But the ownership of property is controlled by nations, with paper records, like titles and deeds.  This means that the nations must be controlled by people who allow hiding money but it’s too direct to hide the money in their own countries, so it’s necessary to get other nations to cooperate, either naively or knowingly (perhaps with a share or kickback).  Even the recorded on paper value of property can be controlled by the nation to some extent.  Suppose it is decided to build a dam and flood the land?  Thus politics are necessary to discourage or encourage the use of land.

The second major insight I had comes from Rachel Maddow’s book called “Blowout”, which discusses the continuing dilemma of Russia.  They have enormous amounts of land, some of it valuable in terms of resources like oil.  But because their political attitude has been control, force if necessary, closing off exchanges with more progressive places, they are short of another kind of wealth, which is knowledge and particularly technological expertise.  They have a huge amount of oil but don’t have the know-how and skills to mine, refine and transport it.  By now, the rest of the world is turning away from oil, so their expertise is going to solar and wind power, etc.  Russia is still behind the curve.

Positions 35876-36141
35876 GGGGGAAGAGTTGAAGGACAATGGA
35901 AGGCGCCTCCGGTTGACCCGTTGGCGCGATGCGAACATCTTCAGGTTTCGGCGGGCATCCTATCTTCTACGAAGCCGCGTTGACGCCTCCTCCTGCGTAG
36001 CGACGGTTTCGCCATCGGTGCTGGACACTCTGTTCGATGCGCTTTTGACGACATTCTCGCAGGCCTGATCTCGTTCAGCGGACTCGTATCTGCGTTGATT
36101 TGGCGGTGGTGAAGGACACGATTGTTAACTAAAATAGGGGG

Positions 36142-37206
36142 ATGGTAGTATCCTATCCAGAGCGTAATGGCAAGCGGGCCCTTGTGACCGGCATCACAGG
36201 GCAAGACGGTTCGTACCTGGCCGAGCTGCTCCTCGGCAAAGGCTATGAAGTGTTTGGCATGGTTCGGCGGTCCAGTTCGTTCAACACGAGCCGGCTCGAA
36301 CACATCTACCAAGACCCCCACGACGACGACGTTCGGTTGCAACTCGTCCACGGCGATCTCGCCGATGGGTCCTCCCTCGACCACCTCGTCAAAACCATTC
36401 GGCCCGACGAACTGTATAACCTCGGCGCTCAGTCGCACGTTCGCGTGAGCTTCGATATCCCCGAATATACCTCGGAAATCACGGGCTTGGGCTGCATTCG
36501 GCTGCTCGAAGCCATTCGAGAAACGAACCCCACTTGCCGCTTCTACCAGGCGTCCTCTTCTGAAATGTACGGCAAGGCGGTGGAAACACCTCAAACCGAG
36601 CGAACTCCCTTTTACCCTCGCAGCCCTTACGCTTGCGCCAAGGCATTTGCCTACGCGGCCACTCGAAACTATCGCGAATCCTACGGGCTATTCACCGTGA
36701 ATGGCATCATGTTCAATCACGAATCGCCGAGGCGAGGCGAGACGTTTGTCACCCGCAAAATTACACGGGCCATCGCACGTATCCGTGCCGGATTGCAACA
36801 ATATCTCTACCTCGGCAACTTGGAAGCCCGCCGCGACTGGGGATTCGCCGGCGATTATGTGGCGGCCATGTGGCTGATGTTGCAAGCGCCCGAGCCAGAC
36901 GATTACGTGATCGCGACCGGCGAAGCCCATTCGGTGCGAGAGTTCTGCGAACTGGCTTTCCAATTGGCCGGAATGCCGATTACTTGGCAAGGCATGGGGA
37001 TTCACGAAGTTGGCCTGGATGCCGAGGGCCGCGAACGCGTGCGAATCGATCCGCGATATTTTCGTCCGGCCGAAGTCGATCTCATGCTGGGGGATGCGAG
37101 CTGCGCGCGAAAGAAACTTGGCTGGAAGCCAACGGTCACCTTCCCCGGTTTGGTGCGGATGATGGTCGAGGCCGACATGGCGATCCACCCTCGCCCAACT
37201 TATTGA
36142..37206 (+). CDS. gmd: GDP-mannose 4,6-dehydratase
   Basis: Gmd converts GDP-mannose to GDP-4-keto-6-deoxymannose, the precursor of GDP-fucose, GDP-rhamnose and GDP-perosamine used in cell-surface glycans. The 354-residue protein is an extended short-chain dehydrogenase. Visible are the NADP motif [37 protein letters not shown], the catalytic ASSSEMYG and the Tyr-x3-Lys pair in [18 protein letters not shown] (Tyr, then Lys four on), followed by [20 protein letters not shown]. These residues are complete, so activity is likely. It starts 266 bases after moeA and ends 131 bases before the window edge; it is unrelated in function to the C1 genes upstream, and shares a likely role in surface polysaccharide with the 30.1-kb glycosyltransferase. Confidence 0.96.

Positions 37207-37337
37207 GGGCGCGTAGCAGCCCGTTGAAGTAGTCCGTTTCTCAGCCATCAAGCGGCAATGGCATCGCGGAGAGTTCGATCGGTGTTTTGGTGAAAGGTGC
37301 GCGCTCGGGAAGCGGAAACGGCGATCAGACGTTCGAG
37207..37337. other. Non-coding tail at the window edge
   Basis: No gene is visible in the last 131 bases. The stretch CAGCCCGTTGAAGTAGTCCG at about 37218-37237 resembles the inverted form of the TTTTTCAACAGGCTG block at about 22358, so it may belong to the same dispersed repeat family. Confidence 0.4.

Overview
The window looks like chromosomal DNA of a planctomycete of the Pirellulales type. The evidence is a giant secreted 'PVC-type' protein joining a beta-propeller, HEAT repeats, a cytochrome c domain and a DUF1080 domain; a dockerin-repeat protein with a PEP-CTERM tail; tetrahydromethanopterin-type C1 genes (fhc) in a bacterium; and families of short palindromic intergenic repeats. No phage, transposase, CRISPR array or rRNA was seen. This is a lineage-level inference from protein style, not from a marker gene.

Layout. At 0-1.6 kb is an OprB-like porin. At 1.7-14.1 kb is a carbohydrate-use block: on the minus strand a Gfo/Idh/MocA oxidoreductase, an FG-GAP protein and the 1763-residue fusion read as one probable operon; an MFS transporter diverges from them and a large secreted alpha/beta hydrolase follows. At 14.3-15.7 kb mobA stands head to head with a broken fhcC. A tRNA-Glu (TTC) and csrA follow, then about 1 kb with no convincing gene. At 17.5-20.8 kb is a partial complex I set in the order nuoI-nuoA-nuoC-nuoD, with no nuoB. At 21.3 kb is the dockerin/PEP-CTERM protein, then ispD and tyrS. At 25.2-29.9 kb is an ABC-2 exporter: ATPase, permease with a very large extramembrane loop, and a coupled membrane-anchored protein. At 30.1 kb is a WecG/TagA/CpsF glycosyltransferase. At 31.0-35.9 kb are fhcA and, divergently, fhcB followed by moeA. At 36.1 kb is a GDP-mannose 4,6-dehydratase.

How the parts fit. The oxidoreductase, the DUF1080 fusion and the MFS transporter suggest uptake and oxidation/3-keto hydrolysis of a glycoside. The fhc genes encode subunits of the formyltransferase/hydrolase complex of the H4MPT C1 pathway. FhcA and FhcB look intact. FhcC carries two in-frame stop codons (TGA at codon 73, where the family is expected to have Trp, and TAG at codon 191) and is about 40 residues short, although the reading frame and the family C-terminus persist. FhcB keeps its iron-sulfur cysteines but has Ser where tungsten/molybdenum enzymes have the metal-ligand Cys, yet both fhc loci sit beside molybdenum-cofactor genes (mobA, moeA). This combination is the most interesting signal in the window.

The Chinese, in contrast, have understood that knowledge — so long as it is not humanities that encourage independence — is a kind of wealth and are doing their best to become knowers.  Education has become very valuable and those who provide it have become almost extortionate in making it available.  The value of education has been recorded as degrees and scores on tests or maybe prizes through organizations.  It is a little harder to buy knowledge with a shell corporation, but to some degree it's vulnerable to faking and politics.  This is revealed by results — when things go wrong and the reactor blows up or research viruses escape.  Or when chasing money means neglecting basic skills for everyone.

Both of these strategies — the control of land and the control of learning — are killers when the element of humanities is lost.  This is a third kind of wealth: that of credibility and honor.  When corruption and deceit creep into ownership bookkeeping or proven ability to produce value, both become deadly.  People fall out of windows.  People are poisoned.  People starve to death.  The economy fails.

If the measure of all things is what we call money, meaning that even human lives can be reduced to a number as in an insurance compensation actuarial table or the cost of medical care, and if we can evidently buy education, can we buy humanities?  Can we buy honor, reliability, and so on?  I say we cannot, but that lack of humanitarian skills will collapse both land and education.  Many stories describe how.

The back of this story is that honor and reliability can often lead to the kind of reputation that attracts wealth.  Of course, a person can be rich in character without either money or education.  No number describes it.

No comments: